## Monday, October 10, 2016

### Riemann Zeta Function: Important Number Relationships (10)

We earlier looked at how the Riemann zeta function (for positive integer values of s) has a role to play with respect to the maximum frequency that any prime can occur (with respect to the unique factor compositions of the natural numbers).

We concluded then the probability that a number chosen at random will have a factor composition with at least one prime repeating n or more times  = 1 – 1/ζ(n).
Alternatively we can state that the probability that a number chosen at random will not contain a factor composition where at least one prime repeats n or more times = 1/ζ(n).

Therefore, for example, the probability that such a random number will have at least one prime factor repeating 2 or more times = 1 – 1/ζ(2) = 1 .6079 = .3921 (approx).

Alternatively we could express this by stating that that the probability that such a number will have no prime factor repeating more than once =  1/ζ(2) = .6079 (approx).

We also derived expressions - again based on the Riemann zeta function for the positive integer values - that express the probability that a number chosen at random will contain at most n repeating prime factors.

So again this general probability is given as 1/ζ(n + 1) 1/ζ(n).

So therefore to illustrate, the probability that a number chosen at random will contain at most 2 repeating prime factors = 1/ζ(3) 1/ζ(2)  = .8319 - .6079 = .224 (approx).

However these measurements are confined to the external aspect of the number system. So basically in this case, we are trying to ascertain the relative frequency (with respect to the overall system) that certain numbers occur with such stipulated prime factor compositions.

Therefore we can state - using our most recent example - that 22.4% of all numbers will contain factor combinations, where at most one prime repeats twice!

But as I was anxious to emphasise in my previous entries, based on recognition of both the Type 1 and Type 2 aspects of the number system, that a complementary interpretation (entailing the Riemann zeta function for the positive integers) will also necessarily exist in an internal number fashion.

So therefore in this context, we are looking at the frequency with respect to the overall occurrence of factors associated with such stipulated prime combinations.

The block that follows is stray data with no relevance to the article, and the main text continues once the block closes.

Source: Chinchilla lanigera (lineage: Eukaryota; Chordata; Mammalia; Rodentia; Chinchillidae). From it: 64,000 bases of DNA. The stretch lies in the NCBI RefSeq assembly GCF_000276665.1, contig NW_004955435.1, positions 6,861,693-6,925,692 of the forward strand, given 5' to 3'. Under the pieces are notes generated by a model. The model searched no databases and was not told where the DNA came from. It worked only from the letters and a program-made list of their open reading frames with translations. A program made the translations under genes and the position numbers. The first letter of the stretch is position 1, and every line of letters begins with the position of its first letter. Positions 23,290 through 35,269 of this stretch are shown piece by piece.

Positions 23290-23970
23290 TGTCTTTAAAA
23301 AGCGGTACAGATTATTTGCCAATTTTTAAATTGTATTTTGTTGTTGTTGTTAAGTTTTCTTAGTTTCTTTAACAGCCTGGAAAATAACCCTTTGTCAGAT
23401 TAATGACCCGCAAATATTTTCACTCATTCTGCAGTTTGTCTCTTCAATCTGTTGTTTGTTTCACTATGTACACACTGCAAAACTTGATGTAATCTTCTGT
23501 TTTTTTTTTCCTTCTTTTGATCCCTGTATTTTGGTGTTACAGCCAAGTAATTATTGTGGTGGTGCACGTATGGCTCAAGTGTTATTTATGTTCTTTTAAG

Now, there is little point in trying to count in absolute terms the total number of factors associated  (as this total will necessarily increase without limit for numbers associated with all factor compositions).

However we can make meaningful comparisons by comparing the average number of factors for each prime combination (at a given appropriately high level of the number system).

We can then for example compare the average number of factors belonging to those numbers which contain - say - at most a prime that occurs just once (i.e. no repeating prime) with the average count of factors belonging to those numbers where one (or more) primes repeat at most 2 times.

Now one would reasonably expect to find, on average, more factors belonging to those numbers where one or more primes can repeat twice compared to those where no prime factor can repeat more than once!

And this ratio is given it would appear (as based on preliminary sample evidence) as ζ(2).

Alternatively in reverse, the average ratio of the total frequency of factors associated with those numbers, where no prime repeats more than once, in relation to the total frequency of factors associated with numbers where one (or more) primes repeat at most twice = 1/ζ(2).

And in like fashion, the average ratio of the total frequency of factors associated with numbers where  one (or more) primes repeat at most 2 times in relation to the total frequency of factors for numbers where one (or more) primes repeat at most 3 times = 1/ ζ(3).

And in general terms, the average ratio of the total frequency of factors associated with numbers where one or more primes repeat at most (n1) times in relation to the total frequency of factors for numbers where one (or more) primes repeat at most n times =  1/ ζ(n).

And as ζ(n) → 1 (for large n), this means that the corresponding ratio in relation to the total frequency of factors would likewise → 1. So for example is we were to count up the total frequency of factors in a certain  region (appropriately high up the number scale) for all those numbers, where at most one or more primes repeat - say - 7 times and then count up the corresponding total of factors for the same amount of numbers where at most one or more primes repeat 8 times, there would be little difference with respect to the overall total of factors in each case!

We can also get equivalent expressions where the stipulation - with relation to the factor composition - is that a prime (or primes) repeats more than n times.

Then from this perspective, the average ratio of the total frequency of factors for numbers where a prime (or primes) repeats 1 time or more (which represents 100% of numbers) in relation to the total frequency of factors where a prime (or primes) repeats 2 times or more = {1/ζ(2)}/{1/ζ(3)} = ζ(3)/ζ2).

And in general terms the average ratio of the total frequency of factors for numbers where a prime (or primes) repeats (n – 1) times or more, in relation to the total frequency of factors where a prime (or primes) repeats n times or more = ζ(n + 1)/ζ(n).